Within the HVAC universe, pure-play manufacturers, which include AAON Inc., Lennox Intl., Mestek Inc., and Nortek Inc., have led the market since January 2012 with a cumulative return of 173 percent. Diversified HVAC manufacturers and HVAC service and distribution stocks have also performed well, gaining 67 percent and 62 percent, respectively, outperforming the S&P 500 with a gain of 56 percent over the same period.
In late January, two of the industry’s larger players announced small acquisitions. Johnson Controls Inc. announced an acquisition of a 26 percent stake in Hitachi Home and Life Solutions (India) Limited for approximately $94 million. Daikin Industries announced it had agreed to acquire the refrigerant and pharma propellants business from Solvay SA, a Brussels-based chemical and plastic business, for approximately $26 million.
Valuations of HVAC stocks finished mixed in 2014 in terms of earnings multiples. Total enterprise value as a multiple of Earnings Before Interest, Taxes, Depreciation, and Amortization (EBITDA) trended up quarter over quarter in all three comparable company groups. Median price to earnings multiples for the three subsets also all trended up quarter over quarter with diversified and pure-play HVAC manufacturers finishing slightly down from the first quarter of the year and HVAC service and distribution players besting their first-quarter median multiple.
AHR Expo Takeaways
The Raymond James HVAC coverage team recently attended the 2015 AHR Expo winter conference in Chicago. The conference is a place for HVAC industry professionals to gather under one roof to exhibit and discuss innovations and trends that are shaping the future. Smarter devices, greater comfort, superior efficiency, and the best value for the customer are the name of the game for 2015. Key takeaways include:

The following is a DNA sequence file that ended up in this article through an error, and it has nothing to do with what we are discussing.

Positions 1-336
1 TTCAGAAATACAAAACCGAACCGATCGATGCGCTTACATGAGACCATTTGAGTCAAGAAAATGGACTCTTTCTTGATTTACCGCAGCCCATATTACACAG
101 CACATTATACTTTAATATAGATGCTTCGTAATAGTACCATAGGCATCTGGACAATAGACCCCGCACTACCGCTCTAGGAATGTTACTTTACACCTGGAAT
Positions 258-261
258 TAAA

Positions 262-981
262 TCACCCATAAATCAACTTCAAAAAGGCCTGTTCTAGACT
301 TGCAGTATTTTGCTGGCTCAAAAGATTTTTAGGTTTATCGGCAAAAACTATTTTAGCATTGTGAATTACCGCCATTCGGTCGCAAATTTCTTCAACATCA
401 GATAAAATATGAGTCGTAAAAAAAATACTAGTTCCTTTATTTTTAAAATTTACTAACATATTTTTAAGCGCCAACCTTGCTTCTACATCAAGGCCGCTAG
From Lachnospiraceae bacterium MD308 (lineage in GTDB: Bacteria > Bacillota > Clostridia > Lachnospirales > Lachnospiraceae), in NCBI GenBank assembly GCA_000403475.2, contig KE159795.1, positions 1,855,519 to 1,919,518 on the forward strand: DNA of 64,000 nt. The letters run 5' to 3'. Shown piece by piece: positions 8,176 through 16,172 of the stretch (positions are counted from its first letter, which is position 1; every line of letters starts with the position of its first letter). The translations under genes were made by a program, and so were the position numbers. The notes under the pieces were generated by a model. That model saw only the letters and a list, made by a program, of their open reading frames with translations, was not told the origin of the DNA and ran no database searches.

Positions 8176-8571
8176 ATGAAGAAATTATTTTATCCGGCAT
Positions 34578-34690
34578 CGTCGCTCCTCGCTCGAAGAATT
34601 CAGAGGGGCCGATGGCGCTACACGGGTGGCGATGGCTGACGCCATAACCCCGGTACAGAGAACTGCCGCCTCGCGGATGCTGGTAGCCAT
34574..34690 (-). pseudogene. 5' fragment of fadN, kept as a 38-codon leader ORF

• Smart buildings and efficiency dominate the agenda of owners and tenants who are now focused on Leadership in Energy and Environmental Design (LEED) certification and saving money (i.e. “Smart and Sustainable”). Smart home is not the only opportunity here as this trend is likely to play out in industrial and commercial settings, as well.
• A number of exhibitors demonstrated truly innovative technology:
• Carrier introduced a water-cooled chiller to achieve excellent efficiency under a variety of operating conditions;
• Daikin exhibited the Internet of Things (IoT) with building owners in mind in order to more easily monitor operations and keep an eye on expenses;
• The Honeywell Lyric Thermostat has a sensor that knows not only when users are in the house, but also as they approach the easy-to-use programming interface;
• Munters’ new ClimaFlex AHU in the air-handler family of products is designed to efficiently work to provide dehumidification, heat recovery, and a variety of customizable air-treatment options;
• Pro1 introduced a thermostat that enables private labeling for installers. What better than your customers knowing exactly who to call for service when they check the thermostat? Customers also have the ability to receive real-time alerts if the temperature reaches levels outside preset zones;